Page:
Applications in Numerical Variational Analysis

Part of the Springer Monographs in Mathematics book series (SMM)


The classical implicit function theorem finds a wide range of applications in numerical analysis. For instance, it helps in deriving error estimates for approximations to differential equations and is often relied on in establishing the convergence of algorithms. Can the generalizations of the classical theory to which we have devoted so much of this book have comparable applications in the numerical treatment of nonclassical problems for generalized equations and beyond? In this chapter we provide positive answers in several directions.

We begin with a topic at the core of numerical work, the “conditioning” of a problem and how it extends to concepts like metric regularity. We also explain how the conditioning of a feasibility problem, like solving a system of inequalities, can be understood. Next we take up a general iterative scheme for solving generalized equations under metric regularity, obtaining convergence by means of our earlier basic results. As particular cases, we get various modes of convergence of the age-old procedure known as Newton’s method in several guises, and of the much more recently introduced proximal point algorithm. We go a step further with Newton’s method by showing that the mapping which assigns to an instance of a parameter the set of all sequences generated by the method obeys, in a Banach space of sequences, the implicit function theorem paradigm in the same pattern as the solution mapping for the underlying generalized equation. Approximations of quadratic optimization problems in Hilbert spaces are then studied. Finally, we apply our methodology to discrete approximations in optimal control.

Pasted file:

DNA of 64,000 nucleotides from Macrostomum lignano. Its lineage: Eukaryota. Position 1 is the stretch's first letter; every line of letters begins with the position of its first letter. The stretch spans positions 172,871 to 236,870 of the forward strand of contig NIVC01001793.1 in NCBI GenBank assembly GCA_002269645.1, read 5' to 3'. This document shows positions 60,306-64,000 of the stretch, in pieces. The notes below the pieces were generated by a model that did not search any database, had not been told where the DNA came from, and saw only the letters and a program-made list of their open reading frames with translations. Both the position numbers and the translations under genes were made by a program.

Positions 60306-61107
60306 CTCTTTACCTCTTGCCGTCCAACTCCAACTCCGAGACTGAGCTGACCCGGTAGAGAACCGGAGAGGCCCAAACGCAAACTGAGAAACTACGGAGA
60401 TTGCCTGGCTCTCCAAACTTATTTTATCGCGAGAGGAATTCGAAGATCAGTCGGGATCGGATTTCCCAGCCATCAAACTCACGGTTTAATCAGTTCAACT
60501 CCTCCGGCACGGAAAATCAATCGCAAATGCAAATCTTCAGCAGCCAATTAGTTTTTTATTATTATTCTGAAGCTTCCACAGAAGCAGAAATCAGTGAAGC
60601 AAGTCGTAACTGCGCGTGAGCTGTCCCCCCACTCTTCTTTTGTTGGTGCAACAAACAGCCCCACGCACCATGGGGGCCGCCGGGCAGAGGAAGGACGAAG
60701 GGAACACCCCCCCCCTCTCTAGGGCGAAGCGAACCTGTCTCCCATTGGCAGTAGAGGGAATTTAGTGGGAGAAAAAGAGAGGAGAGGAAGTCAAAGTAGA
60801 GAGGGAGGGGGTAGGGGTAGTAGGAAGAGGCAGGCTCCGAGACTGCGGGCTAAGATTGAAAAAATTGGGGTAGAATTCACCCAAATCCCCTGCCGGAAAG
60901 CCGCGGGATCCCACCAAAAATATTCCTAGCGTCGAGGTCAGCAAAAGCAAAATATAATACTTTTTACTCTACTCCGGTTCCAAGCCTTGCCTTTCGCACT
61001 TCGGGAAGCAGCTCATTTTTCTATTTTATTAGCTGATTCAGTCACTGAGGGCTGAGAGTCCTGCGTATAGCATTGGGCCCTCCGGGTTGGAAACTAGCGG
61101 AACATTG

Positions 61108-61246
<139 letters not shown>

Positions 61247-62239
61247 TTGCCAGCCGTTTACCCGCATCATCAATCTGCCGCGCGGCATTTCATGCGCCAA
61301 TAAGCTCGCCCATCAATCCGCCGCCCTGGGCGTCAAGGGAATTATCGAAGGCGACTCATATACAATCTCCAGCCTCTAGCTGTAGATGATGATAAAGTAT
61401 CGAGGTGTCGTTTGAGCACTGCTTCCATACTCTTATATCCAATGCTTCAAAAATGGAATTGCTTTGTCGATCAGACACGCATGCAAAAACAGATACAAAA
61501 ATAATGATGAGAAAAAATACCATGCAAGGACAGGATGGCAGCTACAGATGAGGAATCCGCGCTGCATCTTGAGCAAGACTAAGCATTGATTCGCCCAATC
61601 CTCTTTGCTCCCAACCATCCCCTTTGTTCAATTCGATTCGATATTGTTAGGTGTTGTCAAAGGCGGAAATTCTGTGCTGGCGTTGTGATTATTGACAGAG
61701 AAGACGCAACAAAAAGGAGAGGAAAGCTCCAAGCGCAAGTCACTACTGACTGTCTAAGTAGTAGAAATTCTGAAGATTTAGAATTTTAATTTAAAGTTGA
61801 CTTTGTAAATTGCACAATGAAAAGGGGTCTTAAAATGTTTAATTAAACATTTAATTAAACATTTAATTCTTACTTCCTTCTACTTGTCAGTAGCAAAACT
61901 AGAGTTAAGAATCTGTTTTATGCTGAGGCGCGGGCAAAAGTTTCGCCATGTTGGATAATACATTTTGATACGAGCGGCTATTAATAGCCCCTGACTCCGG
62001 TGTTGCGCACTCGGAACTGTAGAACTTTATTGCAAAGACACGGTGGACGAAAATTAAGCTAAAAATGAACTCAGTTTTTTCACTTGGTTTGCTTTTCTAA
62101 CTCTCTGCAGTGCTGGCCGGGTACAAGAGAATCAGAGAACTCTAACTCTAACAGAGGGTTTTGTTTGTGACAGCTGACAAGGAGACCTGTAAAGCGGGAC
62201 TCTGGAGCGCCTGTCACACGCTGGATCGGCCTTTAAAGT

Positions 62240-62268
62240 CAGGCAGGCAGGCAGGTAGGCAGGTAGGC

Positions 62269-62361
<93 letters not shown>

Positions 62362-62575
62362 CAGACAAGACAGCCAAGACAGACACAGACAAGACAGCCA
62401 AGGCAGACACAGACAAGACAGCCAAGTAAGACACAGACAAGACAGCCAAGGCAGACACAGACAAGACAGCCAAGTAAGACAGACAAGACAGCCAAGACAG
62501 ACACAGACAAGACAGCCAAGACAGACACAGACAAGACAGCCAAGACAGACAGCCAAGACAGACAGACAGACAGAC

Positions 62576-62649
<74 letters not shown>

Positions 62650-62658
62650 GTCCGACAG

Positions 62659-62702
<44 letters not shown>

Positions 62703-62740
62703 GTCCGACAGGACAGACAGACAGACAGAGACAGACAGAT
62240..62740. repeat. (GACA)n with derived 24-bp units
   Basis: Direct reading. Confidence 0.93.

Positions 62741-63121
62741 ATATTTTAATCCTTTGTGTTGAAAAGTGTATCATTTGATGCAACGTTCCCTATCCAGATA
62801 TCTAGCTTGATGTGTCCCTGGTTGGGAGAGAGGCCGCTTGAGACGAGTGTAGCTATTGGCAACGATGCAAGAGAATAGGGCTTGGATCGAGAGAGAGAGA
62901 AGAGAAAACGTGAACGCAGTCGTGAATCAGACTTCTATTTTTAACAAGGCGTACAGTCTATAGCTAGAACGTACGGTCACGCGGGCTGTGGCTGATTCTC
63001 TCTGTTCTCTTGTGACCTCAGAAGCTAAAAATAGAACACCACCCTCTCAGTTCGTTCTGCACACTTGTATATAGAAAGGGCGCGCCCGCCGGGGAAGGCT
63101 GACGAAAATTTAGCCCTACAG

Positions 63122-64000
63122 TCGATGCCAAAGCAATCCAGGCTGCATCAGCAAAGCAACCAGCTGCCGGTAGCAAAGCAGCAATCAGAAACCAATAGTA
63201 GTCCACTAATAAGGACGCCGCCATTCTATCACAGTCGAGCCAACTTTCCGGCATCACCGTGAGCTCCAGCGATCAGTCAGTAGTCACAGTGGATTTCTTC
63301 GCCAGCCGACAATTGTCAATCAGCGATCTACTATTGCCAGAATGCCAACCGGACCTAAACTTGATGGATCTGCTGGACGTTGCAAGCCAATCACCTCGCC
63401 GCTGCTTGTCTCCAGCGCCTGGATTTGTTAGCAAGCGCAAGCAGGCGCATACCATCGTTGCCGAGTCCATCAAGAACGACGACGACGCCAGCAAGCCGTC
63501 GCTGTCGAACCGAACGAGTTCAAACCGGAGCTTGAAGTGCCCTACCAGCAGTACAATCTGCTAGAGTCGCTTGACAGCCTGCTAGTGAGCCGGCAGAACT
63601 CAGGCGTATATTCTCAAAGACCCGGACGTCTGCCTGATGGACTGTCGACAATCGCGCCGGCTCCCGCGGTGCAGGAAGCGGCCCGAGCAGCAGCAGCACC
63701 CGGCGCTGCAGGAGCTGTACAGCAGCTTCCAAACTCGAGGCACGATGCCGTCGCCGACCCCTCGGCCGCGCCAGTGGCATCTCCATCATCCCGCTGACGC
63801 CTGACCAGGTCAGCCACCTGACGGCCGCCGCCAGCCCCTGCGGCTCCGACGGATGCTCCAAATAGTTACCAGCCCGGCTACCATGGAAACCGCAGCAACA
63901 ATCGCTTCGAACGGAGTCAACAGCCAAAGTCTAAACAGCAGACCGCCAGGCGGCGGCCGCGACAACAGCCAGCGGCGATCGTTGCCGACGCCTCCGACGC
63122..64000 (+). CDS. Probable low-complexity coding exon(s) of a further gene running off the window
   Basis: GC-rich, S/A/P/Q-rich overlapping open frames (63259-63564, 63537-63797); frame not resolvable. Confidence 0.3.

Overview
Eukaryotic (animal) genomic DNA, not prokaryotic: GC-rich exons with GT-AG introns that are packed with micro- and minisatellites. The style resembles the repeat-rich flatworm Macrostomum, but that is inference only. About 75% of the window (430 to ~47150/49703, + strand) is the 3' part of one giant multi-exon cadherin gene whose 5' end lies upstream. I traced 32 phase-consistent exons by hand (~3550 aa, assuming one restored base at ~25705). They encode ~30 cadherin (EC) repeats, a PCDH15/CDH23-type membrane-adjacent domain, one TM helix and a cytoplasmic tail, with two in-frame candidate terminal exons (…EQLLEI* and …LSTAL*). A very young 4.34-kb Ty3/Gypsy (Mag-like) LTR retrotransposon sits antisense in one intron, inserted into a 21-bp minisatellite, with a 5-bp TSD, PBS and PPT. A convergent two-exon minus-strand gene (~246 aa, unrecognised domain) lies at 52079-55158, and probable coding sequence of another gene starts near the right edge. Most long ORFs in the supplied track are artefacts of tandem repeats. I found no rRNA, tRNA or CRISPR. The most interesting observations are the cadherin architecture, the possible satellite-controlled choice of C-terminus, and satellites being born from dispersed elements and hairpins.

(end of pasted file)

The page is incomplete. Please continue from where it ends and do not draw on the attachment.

Variational Inequality Implicit Function Theorem Sequential Quadratic Programming Proximal Point Algorithm Lebesgue Point 
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© Springer Science+Business Media, LLC 2009

Authors and Affiliations

  1. 1.Mathematical ReviewsAmerican Mathematical SocietyAnn ArborUSA
  2. 2.Department of MathematicsUniversity of WashingtonSeattleUSA

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